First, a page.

Map quest

notforsale

Often this column contains stories from the 1880s and 1890s with Astoria street names both familiar and unfamiliar. Astorian Fred White took the Ear to task, and rightly so, about the configuration of the downtown streets being different then than now. So the question became: How different?

The answers are in “Whitney’s Map of Astoria” courtesy of the David Rumsey Map Collection online, where there is a detailed street map of 1890 Astoria (http://tinyurl.com/Ast1890b); to see it compared to present-day Astoria, go to http://tinyurl.com/Ast1890a. A detail of the map is shown.

In 1890, Astoria was composed of several districts. Working east, the westernmost district was Taylor, which went from Smith’s Point to roughly between the current Flavel and Hume streets. Next, the McClure district covered about the present-day Second to 14th streets; the Shiveley district was from 14th Street to about the 32nd to 33rd street area; Adair was from about 33rd Street to around Nimitz Drive; Alderbrook was from between 46th and 47th streets to around 53rd Street; and Van Duesen & Brown covered 53rd Street to what’s now known as North Tongue Point. And those are just the north waterfront areas.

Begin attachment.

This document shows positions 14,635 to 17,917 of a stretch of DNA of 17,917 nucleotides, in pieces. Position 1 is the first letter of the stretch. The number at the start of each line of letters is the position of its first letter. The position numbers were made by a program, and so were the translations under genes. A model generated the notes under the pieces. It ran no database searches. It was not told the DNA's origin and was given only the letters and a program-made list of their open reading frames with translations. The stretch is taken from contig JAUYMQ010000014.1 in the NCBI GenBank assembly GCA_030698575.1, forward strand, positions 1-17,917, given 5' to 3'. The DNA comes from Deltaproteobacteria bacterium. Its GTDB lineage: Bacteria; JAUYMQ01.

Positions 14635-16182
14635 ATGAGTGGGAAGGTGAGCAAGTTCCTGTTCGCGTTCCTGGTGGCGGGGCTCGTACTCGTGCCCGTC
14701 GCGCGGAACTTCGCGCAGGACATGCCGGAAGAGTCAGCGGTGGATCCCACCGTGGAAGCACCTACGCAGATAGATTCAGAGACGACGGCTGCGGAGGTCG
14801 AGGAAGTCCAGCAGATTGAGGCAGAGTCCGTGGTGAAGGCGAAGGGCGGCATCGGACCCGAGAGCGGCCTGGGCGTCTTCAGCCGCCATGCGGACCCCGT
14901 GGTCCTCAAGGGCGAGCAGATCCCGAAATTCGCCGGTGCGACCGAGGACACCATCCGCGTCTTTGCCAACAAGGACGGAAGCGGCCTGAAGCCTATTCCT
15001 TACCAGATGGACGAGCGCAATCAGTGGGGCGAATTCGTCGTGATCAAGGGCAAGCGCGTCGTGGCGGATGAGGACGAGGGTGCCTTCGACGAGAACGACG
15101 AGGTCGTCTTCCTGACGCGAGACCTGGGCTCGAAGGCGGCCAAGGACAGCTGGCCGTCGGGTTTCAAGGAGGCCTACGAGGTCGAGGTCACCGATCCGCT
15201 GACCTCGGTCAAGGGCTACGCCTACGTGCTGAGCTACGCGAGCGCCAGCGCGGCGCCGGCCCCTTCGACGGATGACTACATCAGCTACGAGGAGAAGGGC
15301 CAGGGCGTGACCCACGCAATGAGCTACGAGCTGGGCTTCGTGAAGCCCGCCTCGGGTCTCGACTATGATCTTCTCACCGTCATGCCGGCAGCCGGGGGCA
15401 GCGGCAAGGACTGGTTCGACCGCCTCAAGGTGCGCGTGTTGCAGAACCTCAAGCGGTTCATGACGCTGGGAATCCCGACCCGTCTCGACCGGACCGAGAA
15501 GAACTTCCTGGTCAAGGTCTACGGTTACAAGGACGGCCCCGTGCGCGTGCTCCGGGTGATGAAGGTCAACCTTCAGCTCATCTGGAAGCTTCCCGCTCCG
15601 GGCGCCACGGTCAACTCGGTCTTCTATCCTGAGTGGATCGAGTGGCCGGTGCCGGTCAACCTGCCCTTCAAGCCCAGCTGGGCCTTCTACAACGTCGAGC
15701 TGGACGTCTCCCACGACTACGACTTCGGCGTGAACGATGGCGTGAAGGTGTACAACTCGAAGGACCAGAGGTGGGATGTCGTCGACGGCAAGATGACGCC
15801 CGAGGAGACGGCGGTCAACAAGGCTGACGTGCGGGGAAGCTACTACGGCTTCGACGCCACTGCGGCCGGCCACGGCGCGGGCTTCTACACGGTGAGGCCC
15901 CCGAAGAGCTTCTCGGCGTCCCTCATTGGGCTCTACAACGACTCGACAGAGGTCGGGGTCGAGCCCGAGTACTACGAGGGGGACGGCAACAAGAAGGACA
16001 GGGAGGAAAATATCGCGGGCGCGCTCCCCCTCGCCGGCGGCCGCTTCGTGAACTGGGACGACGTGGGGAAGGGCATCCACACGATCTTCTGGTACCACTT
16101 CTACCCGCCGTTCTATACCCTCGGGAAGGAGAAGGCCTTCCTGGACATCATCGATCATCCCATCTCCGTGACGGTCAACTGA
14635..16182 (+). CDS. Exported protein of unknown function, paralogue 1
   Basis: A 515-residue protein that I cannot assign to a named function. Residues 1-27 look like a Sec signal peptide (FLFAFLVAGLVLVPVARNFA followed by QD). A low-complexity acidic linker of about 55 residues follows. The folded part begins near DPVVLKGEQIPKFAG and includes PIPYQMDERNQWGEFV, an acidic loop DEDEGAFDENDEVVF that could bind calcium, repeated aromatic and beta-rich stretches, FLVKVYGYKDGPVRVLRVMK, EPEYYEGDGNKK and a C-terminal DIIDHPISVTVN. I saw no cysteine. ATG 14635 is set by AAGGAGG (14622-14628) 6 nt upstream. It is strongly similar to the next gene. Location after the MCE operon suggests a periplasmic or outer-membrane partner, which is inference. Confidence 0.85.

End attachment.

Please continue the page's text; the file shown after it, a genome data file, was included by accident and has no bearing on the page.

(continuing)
Each district had its own street naming system, creating quite a maze of confusion. For example, Taylor has Third through Seventh streets running northwest to southeast; McClure has First through 13th streets running east and west; and Shiveley has numbered streets running north and south. You get the idea.

Fortunately, the city grid was eventually consolidated and renumbered, probably after the 1922 fire. Happily, there are no longer four or five (or more) different Fourth Streets, but it’s still fun to see Astoria as it was then.

— Elleda Wilson

Elleda Wilson is an editorial assistant for The Astorian and author of the award-winning In One Ear community column. Contact her at 971-704-1718 or ewilson@dailyastorian.com.